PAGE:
Sunday 26. April, 2009
Recently I have been checking the university’s “computer recycling area” in hopes of finding me a new ancient computer. I saw a couple of old machines in the student lab and after finishing my experiment I just couldn’t stop staring at them. They were so old and looked so nice. It was so nice, but then came a dude who took the machines from the floor and carried them away. I suppose they went to recycling, but they didn’t go the way newer computers go. Normally computers to be removed from service go to the IT department for some good blancking of the hard disks, the very same place decides if the machines go to other duties, to sale or to the “floor” where students and other people can grab them for free.
I though the two oldies would go to the same place and end up to the “floor” as the “MHz limit” for resale is about 1000 MHz, and any 386-machine is well below that limit with their blazing 16-33 MHz. Sadly though the machines never went to the department for judging, I even asked if they had seen those machines.
Afterwards I have been thinking more and more about my old Acer 1100SX, who, sadly, was sent to the landfill years ago. Now I want it back. I really want it back. I even checked local online action sites (by local I mean Finnish), but all the oldies there were too new for me. Ebay instead did have some 386 machines, but the prices… I really won’t pay $300 for a 20 years old computer (+shipping, of course). Crazy people… You can’t really do anything serious with it. It would just sit on the table (or floor) and look good. Maybe occasionally I would try to play or do something, get frustrated and shutdown the machine (that’s what I do with the other oldies I have).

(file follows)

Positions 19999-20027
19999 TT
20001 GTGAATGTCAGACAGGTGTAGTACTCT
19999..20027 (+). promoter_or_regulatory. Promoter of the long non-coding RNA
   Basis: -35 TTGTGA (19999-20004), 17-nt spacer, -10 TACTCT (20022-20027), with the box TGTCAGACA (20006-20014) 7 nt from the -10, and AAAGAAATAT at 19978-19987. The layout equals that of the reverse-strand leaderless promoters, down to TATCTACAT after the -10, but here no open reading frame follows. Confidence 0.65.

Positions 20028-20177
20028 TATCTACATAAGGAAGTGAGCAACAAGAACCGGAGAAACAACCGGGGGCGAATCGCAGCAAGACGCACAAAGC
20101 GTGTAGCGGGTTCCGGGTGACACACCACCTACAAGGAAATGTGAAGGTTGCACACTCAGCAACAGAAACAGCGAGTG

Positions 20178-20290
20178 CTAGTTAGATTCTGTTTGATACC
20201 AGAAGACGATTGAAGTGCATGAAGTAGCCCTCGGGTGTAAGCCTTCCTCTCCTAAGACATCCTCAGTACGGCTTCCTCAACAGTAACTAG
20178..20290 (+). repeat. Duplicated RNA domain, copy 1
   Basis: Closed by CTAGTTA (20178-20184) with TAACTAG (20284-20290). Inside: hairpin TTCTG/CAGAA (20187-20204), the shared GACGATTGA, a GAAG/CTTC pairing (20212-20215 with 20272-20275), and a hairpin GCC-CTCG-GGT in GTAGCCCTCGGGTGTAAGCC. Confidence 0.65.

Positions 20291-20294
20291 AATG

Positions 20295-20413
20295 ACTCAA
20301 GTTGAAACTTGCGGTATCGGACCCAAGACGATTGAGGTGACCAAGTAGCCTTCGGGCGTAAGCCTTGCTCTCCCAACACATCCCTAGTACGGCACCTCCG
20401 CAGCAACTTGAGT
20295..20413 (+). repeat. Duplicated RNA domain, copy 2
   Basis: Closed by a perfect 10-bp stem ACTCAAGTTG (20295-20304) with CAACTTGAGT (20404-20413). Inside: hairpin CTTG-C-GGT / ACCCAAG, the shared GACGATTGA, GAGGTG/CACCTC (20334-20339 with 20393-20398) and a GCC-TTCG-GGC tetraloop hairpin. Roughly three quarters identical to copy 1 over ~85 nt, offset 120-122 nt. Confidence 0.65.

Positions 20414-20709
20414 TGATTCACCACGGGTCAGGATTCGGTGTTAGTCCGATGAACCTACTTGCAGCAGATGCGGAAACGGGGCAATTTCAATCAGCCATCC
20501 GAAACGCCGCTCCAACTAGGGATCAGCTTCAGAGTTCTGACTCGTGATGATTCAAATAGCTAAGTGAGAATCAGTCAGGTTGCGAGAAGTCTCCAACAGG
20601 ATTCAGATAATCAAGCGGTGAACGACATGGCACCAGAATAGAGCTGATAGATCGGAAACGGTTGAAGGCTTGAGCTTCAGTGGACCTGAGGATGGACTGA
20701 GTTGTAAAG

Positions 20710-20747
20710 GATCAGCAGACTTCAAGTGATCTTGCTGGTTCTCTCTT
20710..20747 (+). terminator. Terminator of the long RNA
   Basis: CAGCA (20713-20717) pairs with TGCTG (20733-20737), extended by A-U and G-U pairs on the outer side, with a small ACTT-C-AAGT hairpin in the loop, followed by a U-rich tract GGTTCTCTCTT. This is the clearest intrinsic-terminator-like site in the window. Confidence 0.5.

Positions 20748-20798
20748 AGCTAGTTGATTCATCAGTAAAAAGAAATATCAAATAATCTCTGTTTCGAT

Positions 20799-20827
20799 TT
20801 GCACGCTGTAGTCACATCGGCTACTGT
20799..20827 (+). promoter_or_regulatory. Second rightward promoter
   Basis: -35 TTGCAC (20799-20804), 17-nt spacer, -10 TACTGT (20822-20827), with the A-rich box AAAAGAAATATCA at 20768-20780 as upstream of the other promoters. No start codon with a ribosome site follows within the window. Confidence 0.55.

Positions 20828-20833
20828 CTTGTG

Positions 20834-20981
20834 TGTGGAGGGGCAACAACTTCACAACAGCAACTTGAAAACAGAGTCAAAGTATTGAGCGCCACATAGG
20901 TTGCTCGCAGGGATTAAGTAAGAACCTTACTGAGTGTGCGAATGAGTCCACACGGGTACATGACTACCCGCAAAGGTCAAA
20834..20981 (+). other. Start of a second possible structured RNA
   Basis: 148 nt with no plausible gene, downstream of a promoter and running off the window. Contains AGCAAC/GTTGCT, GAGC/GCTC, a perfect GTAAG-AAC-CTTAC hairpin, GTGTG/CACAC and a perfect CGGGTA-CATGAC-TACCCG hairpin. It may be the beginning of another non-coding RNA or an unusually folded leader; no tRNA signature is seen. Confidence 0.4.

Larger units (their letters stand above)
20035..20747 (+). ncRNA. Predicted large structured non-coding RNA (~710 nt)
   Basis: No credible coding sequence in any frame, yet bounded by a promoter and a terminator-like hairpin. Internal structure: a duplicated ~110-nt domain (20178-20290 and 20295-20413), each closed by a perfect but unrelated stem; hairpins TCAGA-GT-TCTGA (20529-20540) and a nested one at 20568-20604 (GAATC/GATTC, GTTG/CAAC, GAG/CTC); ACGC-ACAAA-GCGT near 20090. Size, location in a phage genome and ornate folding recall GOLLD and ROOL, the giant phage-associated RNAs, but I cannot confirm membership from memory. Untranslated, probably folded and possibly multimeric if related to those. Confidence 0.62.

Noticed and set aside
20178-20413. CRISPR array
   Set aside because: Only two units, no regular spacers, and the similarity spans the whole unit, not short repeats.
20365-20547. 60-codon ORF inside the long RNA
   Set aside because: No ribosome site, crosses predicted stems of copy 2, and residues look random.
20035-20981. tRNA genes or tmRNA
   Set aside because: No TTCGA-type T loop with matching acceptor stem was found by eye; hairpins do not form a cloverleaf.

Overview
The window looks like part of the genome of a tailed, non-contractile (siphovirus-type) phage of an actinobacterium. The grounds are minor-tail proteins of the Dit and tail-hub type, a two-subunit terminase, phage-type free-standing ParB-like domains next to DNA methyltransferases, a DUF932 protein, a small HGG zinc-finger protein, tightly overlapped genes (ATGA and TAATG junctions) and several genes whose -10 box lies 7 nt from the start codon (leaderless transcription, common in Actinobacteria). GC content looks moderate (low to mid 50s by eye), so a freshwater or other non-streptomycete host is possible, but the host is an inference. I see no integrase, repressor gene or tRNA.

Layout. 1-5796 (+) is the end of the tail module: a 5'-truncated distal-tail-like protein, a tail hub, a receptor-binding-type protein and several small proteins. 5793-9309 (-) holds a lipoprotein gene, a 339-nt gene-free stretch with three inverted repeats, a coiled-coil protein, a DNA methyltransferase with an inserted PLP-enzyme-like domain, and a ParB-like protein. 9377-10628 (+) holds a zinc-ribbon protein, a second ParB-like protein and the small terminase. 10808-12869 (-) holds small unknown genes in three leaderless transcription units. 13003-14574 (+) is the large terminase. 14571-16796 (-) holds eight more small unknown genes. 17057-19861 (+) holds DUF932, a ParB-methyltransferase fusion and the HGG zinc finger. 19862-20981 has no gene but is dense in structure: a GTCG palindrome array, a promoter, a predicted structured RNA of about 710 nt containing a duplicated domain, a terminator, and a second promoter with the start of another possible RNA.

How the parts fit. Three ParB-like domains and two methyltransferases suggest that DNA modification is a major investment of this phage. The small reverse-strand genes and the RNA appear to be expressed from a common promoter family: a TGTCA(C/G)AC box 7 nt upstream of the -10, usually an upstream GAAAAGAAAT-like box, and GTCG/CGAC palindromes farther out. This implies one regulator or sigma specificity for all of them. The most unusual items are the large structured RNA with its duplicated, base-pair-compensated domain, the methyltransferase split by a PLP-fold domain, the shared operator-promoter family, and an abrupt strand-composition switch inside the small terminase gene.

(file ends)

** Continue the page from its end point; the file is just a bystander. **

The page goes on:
I’m surprised that there’s no real information of the Acer 1100SX desktop computer on the net. Googling didn’t really reveal anything about the system. Except that it was Windows 3.0 compatible and that some companies claim to sell memory modules for it. There’s not even a picture. I don’t know if I would be more depressed if there were pictures of the system somewhere or, as it currently seems, no pictures at all. Few pictures might make me want it back even harder.
Let’s at least put some specs up
- 386SX-processor, 16 MHz
- 2 MB RAM
- 3,5″ 1,44 MB floppy drive
- 5,25″ 1,2 MB floppy drive
- 40 MB Hard disk
- Integrated VGA graphics card
- 14″ VGA color monitor
- 4(?) ISA slots
- 1200 bps modem
- Game port extension card
- Diamond Sound Something sound card (I added it later)
- Allied Telesyn AT-2000 Network card (this one too)
- AT-power supply (surprise!)
- manufactured 1989
- I also got an Epson-matrix printer, I loved it
The machine was bought used in 1996-1997 I think. The monitor’s power switch broke 1999 and dad thought that we could replace the whole machine with a brand new model. I still used the machine more or less actively for a couple of years while my brother was playing with the new one. As time went by I used the machine less and less. Finally it just sit in the corner looking sadly at me until mom decided to throw it away.
It had MS-DOS 3.33 and Windows 3.0 installed including some Microsoft entertainment pack. It was all in English so I had to buy a Finnish-English-Finnish-dictionary to understand the system 🙂 Later my cousin gave me MS-DOS 6.22 and Windows for Workgroups 3.11. The Windows was in Finnish this time 🙂 Due to the DOS 3.33 limits the hard disk was originally partitioned in two partitions, 32 MB C: and 8 MB D:. The D:-drive contained all the games the machine had, and I still have kept the same partitioning: C: for system, D: for games 🙂
When the machine was about to be thrown away, I took several components from it to remember it by. Most notably the RAM-modules, power supply and the cool 5,25″ floppy drive, that I put on the Compaq P733 I told about in some earlier post. (The newest computer didn’t have BIOS support for it. I wonder why…)
I think the machine was originally equipped with only 1 MB RAM as the other four of eight 256 KB modules looked different than the other four. I also got 5,25″ floppies including MS-DOS 3.33 and Windows/386 for which I even have the user manuals. Sadly I didn’t have floppies for the Windows 3.0 nor the WordPerfect 5.2. There were also some Acer setup utilities that could lower the CPU speed to 8 MHz and other tool to park hard disk heads to the designated parking zones. I think there was also a text mode tutorial program on what exactly is a computer and what you can do with it.
Acer 7013A Specifications (the monitor)
Some fucker was selling an Acer 1100SX motherboard on Ebay for $60. When did they become so expensive? Admittedly they are quite rare these days…